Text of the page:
I just planted my elephant garlic this past week from some I ordered from Nichols. I prefer to plant it in September, but things were too busy this year. I've actually planted it as late as the first of December and it has done well, thanks to our fairly mild winters here. Next summer, probably about mid to late June, my elephant garlic will be ready to dig. You can still order some for planting from Nichols. I've seen it in the produce department of several grocery stores if you want to get some to cook, but to get a start to grow, of the original, authentic elephant garlic, order from Nichols. (Every other nursery or seed company that sells elephant garlic, can trace their original sources back to Nichols). Here's my Elephant Garlic Pie recipe. It's like a quiche and you can add a regular pie crust if you wish, but I usually make mine crust-less because it cuts down a bit on the carbohydrates and fat.

Elephant Garlic Pie
5-6 cloves elephant garlic, sliced
1 tablespoon butter or olive oil
4 eggs
1 can evaporated milk
1/2 cup shredded cheddar cheese
1 cup chopped fresh spinach
1 cup diced, thinly-sliced ham (leave it out if you don't eat meat)
1 tablespoon cooking sherry
1/4 teaspoon any brand hot sauce
2 green onions, diced
Salt and pepper to taste
  1. Preheat oven to 350 degrees F.
  2. Saute the sliced elephant garlic in olive oil or butter until tender, about 5 minutes.
  3. Beat the eggs and milk together; add the cooking sherry, hot sauce, green onions and salt and pepper. 
  4. In a oiled pie plate, layer the garlic, cheese, spinach and ham, then pour the egg mixture over. Dust with a bit of paprika if desired.
  5. Bake until a knife inserted comes out clean, about 35-40 minutes. Let set for 5 minutes before serving.
Nichols Garden Nursery also is the source of my favorite sour dough starter. Mr. Nichols got the start in the late 1940s from a friend who'd been a logger in Alaska. They sell it in powdered form and you mix it with your own bread flour and get it started. We make 2 loaves of sourdough bread a week here at the farm. Sourdough bread is considerably easier for diabetics to eat and Nichols' starter is the best tasting I've ever had. (I don't care for the San Francisco sourdough breads, they're too, well, sour, for me, but Nichols' Oregon Pioneer starter tastes lots better). Here are a couple of recent loaves of sourdough bread we've made.

Freshly-baked sourdough bread is simply delicious!


Jim's Chicken Tortilla Soup

I've tried tortilla soup in many restaurants over the years, some are ok, some have left me wishing I'd ordered something else. This week I was inspired to make a batch myself. I began by looking at recipes online, some sounded good, some were downright goofy.

My habit is to avoid recipes that call for a can of this and a can of that, but rather than make this complicated, I resorted to 3 canned ingredients: tomatoes, black beans and hominy. If you have any of those on hand, made from scratch, certainly use them.

I found a recipe that sounded pretty good but as always happens when I try to follow someone else's recipe, I thought of ways I'd rather do it. So what follows is my recipe and you're welcome to share it. When I served it last night, Josh declared, "This is the best soup you've ever made!" I think I'm a pretty good soup maker so I was pleased at the compliment. I have to agree that it is the best tortilla soup I've ever eaten. Don't be put off by the ingredient list, it's worth the effort.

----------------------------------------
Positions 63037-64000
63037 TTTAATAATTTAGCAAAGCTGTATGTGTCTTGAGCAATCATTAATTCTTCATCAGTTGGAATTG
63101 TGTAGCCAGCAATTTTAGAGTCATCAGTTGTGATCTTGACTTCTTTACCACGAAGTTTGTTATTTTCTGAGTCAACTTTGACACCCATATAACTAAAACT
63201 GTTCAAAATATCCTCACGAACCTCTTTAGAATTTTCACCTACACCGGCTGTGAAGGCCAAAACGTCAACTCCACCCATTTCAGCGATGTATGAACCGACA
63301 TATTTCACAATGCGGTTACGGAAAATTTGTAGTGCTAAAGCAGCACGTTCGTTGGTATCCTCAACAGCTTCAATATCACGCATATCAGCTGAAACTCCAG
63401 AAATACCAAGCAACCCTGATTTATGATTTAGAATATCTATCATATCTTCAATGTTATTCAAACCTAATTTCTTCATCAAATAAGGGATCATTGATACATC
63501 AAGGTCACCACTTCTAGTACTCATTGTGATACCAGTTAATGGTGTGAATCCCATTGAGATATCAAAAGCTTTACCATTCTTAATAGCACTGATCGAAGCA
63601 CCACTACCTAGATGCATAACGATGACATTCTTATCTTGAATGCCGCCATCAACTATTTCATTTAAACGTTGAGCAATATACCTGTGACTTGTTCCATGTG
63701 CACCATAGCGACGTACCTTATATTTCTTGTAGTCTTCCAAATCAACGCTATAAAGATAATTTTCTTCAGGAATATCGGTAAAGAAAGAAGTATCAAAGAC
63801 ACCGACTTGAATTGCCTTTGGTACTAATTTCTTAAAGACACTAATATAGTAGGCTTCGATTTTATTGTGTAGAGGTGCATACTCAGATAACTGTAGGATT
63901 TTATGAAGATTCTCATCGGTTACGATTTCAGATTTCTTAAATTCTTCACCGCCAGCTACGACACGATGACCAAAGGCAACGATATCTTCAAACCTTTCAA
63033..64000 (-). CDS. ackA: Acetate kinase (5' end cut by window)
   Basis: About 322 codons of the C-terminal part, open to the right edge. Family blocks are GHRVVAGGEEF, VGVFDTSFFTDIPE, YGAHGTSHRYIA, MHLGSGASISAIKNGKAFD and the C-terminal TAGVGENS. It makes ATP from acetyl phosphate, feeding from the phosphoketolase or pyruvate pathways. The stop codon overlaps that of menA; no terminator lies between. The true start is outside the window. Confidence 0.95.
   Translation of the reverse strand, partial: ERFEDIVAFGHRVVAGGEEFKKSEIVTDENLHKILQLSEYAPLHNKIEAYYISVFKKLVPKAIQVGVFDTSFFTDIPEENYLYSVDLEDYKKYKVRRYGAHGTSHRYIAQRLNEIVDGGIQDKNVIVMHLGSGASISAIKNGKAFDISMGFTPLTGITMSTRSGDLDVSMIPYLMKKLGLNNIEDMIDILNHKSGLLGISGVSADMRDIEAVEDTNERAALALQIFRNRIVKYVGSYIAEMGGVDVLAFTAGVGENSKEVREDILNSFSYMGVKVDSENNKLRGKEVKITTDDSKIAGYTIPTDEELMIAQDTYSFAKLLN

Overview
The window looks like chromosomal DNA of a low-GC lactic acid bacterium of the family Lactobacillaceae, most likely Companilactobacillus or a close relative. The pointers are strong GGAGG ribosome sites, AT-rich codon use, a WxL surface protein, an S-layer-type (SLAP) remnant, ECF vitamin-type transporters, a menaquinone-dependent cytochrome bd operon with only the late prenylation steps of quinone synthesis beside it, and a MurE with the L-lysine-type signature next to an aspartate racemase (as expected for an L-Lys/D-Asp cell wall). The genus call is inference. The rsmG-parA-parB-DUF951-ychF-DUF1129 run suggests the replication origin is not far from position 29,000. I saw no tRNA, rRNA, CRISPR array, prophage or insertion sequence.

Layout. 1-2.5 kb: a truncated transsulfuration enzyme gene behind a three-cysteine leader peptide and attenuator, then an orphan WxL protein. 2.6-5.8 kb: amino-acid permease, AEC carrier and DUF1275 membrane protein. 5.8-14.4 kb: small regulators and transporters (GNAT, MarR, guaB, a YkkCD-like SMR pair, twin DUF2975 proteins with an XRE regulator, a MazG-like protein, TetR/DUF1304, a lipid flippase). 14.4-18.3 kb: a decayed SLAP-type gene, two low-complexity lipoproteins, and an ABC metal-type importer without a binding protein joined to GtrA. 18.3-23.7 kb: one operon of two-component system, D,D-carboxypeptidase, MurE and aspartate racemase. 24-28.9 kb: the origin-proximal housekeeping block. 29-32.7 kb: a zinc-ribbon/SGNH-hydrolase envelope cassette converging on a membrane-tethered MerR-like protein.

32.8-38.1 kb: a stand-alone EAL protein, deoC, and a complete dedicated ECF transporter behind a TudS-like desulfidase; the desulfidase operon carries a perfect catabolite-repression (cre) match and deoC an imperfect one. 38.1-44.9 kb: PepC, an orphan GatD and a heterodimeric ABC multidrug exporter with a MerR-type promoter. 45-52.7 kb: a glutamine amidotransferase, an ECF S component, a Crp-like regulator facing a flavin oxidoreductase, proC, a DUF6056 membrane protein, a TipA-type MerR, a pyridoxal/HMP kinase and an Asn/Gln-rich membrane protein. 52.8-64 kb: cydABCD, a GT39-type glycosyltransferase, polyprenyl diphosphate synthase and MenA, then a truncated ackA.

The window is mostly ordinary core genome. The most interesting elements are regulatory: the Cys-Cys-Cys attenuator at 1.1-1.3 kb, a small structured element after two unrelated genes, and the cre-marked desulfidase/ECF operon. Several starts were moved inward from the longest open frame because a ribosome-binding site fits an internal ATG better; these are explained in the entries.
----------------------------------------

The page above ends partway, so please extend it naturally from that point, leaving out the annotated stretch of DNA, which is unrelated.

Chicken Tortilla Soup
6 tablespoons cooking oil
8 6-inch corn tortillas, folded in half and sliced into 1/4 inch ribbons
1 onion, chopped
5 garlic cloves, crushed
*1 tablespoon paprika
*2 teaspoons ground cumin
*1 teaspoon coriander
*1/4 teaspoon cayenne
1 12 quarts chicken broth
3 cups canned crushed tomatoes (or whole tomatoes if that's all you have on hand)
2 bay leaves
2 teaspoons salt
1/4 cup fresh cilantro leaves plus 3 tablespoons chopped for topping
2 large, cooked chicken breasts, diced
1 11-ounce can black beans, drained and rinsed
1 11-ounce can golden hominy, drained
1 avocado diced
1/4 pound grated cheddar cheese
1 fresh lime

Heat the oil in a large cooking pot. Add the tortilla strips in batches, turning once, frying until crispy - about 2 minutes per batch. Repeat with rest of the strips, draining all and keeping warm.

Reduce heat, add onion and garlic.
While the onions are simmering, heat a small dry skillet (don't add oil) to hot and add the cumin and coriander, stirring, until they release their fragrance - about 1 to 2 minutes. Add paprika and cayenne and remove skillet from heat. Immediately scrape the spices into the onions and garlic and stir.

Add the tomatoes, broth, bay leaves and salt to the cooking pot and cook for 5 minutes. Add 1/3 of the cooked tortilla strips. Cook, uncovered for 30 minutes.
Remove bay leaves and let soup cool for about 10 minutes until you can safely blend in a blender.

In small batches, pour the soup mixture into a blender and puree until smooth. Return the puree back to the soup pot and bring to a slow simmer.
Add the diced chicken breasts and the 1/4 cup fresh cilantro.
Add an 11 ounce can of drained and rinsed black beans and one 11 ounce can of drained golden hominy.
Squeeze juice of 1/2 fresh lime. Let the soup return to a simmer and it’s ready to serve.

To serve, ladle soup into bowls, top with grated cheddar, chopped fresh cilantro, diced avocado and tortilla strips. Serve with a slice of lime on the side.